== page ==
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Posted (edited)

This morning, I removed the driver's door garnish moulding, installed the window sweep and reinstalled it. This afternoon, I decided to tackle the front door arm rests. One of them was in fairly good shape. The other needed all new padding. The original padding in the other was apparently destroyed by rats. I picked up some appropriate foam from a local upholstery shop and rebuilt the one that needed it. I then recovered it and installed it. I then recovered the other one and installed it. That job is a lot more work than those few sentences would make you think. The photos show the original condition, one shot after removing the brittle remains of the foam, one shot during the replacement foam shaping process, and then photos of the finished job. I am clearly not an upholstery expert but they turned out OK. The small imperfections actually look more prominent in the photos than they do when you look at them in the car. 

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Posted (edited)

Today I got started on the seats. The rear seat back has a fold down center armrest. This is probably the most complex seat part to do, so I won't be surprised if I end up going back and doing some minor adjustment in the near future. For an amateur doing my first interior kit installation, I am OK with how it turned out today. First I removed the old material and pulled more tacks out of the seat back frame than you would expect. It seems that Fisher Body employees thought that if one tack would do the job, two or three would do it better. Almost all points where fabric was attached to the wooden frame, there was a pattern of 2 or 3 tacks side by side. Following the instructions that came with the LeBaron Bonney kit, I used fewer tacks to install the new material than Fisher Body Division did originally. The center arm rest cover slides onto the original arm rest assembly and then requires tacks on one small seam and then blind stitching along both sides. My stitching could be a bit neater, but it is totally hidden when installed so I am not going to worry about it.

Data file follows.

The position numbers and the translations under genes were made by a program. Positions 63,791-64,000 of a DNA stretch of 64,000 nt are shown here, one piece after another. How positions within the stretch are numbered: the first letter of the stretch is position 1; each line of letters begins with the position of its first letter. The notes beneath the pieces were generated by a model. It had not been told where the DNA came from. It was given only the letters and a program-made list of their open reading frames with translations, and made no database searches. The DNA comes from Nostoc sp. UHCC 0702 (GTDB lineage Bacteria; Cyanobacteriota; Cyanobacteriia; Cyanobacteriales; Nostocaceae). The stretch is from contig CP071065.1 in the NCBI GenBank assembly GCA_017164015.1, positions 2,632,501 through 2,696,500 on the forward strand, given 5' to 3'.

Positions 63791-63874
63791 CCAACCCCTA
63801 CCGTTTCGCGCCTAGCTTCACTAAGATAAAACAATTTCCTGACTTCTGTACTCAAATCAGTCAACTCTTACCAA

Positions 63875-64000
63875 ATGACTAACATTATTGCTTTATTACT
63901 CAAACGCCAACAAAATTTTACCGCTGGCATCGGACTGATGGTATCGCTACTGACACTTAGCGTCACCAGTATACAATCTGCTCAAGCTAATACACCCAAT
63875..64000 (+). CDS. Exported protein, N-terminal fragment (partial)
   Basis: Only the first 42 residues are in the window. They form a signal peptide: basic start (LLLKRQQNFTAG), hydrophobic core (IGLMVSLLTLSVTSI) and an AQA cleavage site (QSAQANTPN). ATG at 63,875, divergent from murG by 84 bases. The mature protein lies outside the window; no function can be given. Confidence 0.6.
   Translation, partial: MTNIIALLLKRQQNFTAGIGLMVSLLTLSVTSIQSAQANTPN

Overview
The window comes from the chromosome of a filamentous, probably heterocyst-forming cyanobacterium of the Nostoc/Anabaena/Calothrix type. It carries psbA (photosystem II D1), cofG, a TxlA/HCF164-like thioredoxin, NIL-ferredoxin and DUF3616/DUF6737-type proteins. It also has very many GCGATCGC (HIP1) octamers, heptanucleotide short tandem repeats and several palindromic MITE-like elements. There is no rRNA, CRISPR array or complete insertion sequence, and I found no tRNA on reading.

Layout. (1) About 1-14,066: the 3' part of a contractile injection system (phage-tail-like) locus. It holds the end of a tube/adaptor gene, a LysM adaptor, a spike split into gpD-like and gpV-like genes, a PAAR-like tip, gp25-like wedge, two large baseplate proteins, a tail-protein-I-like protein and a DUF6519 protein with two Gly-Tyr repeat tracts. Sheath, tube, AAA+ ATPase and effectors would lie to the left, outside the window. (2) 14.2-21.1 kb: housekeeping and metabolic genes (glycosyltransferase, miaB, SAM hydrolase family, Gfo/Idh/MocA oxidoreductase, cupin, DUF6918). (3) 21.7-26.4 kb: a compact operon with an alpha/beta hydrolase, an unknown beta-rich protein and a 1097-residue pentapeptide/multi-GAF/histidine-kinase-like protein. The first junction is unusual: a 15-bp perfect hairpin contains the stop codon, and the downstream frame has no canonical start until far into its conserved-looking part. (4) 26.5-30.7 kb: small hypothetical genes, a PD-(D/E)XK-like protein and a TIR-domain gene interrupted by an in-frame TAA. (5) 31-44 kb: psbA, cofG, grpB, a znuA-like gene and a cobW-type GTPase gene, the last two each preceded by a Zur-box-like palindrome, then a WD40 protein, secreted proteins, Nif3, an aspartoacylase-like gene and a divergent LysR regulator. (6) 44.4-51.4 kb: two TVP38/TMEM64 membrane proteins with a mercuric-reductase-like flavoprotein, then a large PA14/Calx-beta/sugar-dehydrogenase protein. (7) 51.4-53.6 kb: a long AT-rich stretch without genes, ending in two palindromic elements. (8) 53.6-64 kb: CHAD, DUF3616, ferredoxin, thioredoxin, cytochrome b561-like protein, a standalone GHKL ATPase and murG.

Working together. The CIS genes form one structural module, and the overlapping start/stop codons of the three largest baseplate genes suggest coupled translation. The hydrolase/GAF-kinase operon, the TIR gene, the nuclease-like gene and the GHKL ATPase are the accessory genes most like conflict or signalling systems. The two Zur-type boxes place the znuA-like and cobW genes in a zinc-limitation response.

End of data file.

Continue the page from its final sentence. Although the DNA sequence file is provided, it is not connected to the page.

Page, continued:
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Funny about the tacks Matt. In 32’, I guess because the depression was on, the opposite was true. Most tacks on the seat were spread out 4-5” and the panel boards were much worse. My Olds and my buddie joes had about 4-6 tacks in each rumble seat area side panels with spacing easily over 12”! What a difference a few years make.

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That is a very comprehensive interior kit!  It's too bad that LeBaron Bonney has gone out of business, the old car hobby has lost a significant supplier.

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1 hour ago, r1lark said:

That is a very comprehensive interior kit!  It's too bad that LeBaron Bonney has gone out of business, the old car hobby has lost a significant supplier.

 

While their kits were clearly not perfect and the instructions could have been written to be a bit more user friendly, I am really glad I bought the kit before they went out of business. If I did not have their kit, I would have simply taken the car to a local upholstery shop and had them build an interior for it. I would not have been able to do it myself.